Europe suffered quadrupled Measles cases in 2017, as the records were observed lower during 2016 in the continent, according the latest report released by the World Health Organization on Monday.


Measles, a highly contagious disease was exemplified in 2017 by the red rash all through the body affecting 21,315 people and killed 35 victims and in 2016, just 5,273 cases were recorded, while 9 people detected with the disease since during 1 to 27 January in 2018 from 4 states including Illinois, Arkansas, Texas and Indiana, says the report.

In 2015, Measles cases were 188 people in District of Columbia and 24 states, while United States faced 667 cases in its 27 states in 2014, according to the report disclosed by the CDC’s National Center for Immunization and Respiratory Diseases.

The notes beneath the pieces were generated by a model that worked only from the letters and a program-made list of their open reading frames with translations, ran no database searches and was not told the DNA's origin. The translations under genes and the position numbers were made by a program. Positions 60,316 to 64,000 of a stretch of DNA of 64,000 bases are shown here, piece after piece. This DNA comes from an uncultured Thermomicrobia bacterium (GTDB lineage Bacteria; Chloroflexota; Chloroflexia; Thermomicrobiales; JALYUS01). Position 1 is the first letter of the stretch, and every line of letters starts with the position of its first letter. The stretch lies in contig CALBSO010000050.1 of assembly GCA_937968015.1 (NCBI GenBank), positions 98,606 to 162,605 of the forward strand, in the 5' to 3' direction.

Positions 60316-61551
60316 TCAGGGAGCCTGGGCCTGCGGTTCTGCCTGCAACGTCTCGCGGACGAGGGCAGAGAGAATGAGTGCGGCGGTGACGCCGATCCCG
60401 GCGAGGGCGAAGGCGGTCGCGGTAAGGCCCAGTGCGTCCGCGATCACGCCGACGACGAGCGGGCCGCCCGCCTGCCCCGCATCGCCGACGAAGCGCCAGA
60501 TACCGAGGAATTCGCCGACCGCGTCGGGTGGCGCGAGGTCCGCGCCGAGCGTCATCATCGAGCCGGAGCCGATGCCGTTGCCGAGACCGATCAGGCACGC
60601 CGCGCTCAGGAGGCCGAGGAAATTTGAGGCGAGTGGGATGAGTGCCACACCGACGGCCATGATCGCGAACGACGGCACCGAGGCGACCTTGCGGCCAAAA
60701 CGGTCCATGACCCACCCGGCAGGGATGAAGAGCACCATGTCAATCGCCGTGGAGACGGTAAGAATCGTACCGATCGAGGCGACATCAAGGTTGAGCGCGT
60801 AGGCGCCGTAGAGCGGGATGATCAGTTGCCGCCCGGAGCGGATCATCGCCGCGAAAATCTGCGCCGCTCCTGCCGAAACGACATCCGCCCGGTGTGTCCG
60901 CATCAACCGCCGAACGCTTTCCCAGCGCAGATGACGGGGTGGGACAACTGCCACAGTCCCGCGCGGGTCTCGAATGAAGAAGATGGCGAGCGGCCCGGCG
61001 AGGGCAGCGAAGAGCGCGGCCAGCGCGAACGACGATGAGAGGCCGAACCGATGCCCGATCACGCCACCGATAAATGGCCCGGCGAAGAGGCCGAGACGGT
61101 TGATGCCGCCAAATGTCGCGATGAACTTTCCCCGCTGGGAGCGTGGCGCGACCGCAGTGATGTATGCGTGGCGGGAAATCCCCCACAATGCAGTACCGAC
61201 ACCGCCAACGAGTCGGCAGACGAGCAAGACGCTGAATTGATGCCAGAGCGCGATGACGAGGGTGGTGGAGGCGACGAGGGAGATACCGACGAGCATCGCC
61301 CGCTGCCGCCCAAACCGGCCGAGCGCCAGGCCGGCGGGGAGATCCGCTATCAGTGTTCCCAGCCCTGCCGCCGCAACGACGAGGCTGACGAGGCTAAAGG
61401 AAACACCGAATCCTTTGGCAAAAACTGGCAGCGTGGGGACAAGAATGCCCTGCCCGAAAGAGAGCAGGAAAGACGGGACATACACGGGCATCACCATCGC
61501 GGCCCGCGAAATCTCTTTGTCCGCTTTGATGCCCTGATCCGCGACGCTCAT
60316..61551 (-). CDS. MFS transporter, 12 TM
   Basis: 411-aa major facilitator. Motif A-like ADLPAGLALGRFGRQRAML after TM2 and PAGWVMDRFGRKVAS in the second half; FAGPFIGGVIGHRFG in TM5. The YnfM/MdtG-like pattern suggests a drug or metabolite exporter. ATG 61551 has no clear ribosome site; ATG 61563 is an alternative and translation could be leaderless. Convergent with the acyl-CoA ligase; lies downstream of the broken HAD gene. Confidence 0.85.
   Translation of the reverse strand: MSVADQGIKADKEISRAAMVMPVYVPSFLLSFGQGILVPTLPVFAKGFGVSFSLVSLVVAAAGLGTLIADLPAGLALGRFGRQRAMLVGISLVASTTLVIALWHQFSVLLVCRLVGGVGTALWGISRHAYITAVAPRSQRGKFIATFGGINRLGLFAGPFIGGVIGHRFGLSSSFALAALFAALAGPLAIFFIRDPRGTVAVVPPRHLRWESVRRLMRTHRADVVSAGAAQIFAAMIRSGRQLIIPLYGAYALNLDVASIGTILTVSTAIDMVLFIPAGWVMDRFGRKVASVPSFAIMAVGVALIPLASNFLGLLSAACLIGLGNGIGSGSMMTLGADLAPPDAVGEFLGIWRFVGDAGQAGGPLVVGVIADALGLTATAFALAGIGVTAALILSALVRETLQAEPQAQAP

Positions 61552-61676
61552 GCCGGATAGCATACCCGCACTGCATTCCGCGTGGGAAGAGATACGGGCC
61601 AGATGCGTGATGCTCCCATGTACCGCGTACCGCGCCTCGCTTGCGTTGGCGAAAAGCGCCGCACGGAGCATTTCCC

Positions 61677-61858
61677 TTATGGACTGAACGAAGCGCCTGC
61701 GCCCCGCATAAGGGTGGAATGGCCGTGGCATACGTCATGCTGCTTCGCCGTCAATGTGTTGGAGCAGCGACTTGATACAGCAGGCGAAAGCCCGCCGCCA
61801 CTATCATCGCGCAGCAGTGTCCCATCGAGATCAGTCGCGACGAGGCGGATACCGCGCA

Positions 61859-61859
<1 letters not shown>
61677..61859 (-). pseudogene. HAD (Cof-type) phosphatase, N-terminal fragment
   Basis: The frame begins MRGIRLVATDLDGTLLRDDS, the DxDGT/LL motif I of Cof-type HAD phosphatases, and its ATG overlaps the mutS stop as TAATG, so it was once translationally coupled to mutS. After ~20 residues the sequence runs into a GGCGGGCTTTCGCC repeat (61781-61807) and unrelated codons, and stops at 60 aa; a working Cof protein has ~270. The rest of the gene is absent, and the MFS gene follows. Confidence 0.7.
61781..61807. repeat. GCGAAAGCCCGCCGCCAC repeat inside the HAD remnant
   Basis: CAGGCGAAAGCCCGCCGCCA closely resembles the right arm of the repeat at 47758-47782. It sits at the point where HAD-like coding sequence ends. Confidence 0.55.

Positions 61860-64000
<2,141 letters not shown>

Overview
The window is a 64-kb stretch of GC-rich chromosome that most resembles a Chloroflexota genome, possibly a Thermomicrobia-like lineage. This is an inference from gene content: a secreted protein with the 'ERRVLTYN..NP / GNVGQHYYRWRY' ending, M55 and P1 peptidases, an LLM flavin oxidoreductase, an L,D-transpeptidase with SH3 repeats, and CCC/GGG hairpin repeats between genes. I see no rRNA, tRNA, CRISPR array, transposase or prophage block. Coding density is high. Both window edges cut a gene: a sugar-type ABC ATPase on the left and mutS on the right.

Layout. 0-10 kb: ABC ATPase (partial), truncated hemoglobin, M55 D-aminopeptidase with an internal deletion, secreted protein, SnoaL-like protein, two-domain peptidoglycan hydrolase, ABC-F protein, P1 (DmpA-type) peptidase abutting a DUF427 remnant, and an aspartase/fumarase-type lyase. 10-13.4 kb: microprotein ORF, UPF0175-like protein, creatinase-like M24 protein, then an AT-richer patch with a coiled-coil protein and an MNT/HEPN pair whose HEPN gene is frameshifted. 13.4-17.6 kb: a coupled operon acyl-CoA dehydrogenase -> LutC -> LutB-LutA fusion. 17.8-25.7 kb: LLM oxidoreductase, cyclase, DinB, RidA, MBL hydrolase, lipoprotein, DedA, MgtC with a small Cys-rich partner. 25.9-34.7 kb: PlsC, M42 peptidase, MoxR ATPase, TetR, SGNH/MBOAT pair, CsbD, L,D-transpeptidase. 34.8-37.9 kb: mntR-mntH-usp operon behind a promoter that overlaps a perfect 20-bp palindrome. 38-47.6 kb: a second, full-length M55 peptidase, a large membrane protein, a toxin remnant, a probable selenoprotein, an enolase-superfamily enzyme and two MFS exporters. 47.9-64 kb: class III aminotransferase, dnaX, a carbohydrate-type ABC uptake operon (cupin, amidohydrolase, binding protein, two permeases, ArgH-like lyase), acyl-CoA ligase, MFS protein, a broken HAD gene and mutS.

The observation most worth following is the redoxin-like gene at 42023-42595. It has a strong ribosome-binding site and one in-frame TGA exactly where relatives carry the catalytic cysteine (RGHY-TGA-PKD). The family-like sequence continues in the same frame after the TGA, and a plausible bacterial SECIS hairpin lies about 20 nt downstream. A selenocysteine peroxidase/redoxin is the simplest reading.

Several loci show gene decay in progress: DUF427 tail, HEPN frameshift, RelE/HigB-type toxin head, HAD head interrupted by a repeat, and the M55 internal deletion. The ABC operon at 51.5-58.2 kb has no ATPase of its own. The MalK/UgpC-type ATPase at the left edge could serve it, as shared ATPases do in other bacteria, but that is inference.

People to suffer from measles may show the symptoms such as runny nose, fever and cough at beginning of disease, as reported by the CDC. And nearly 3 days later, a flat red rash starts appearing on the body of infected person.

Zsuzsanna Jakab, Regional Director at the WHO in Europe, said in a statement that, “Every new person affected by measles in Europe reminds us that unvaccinated children and adults, regardless of where they live, remain at risk of catching the disease and spreading it to others who may not be able to get vaccinated. The loss of lives is a tragedy that we simply cannot accept.”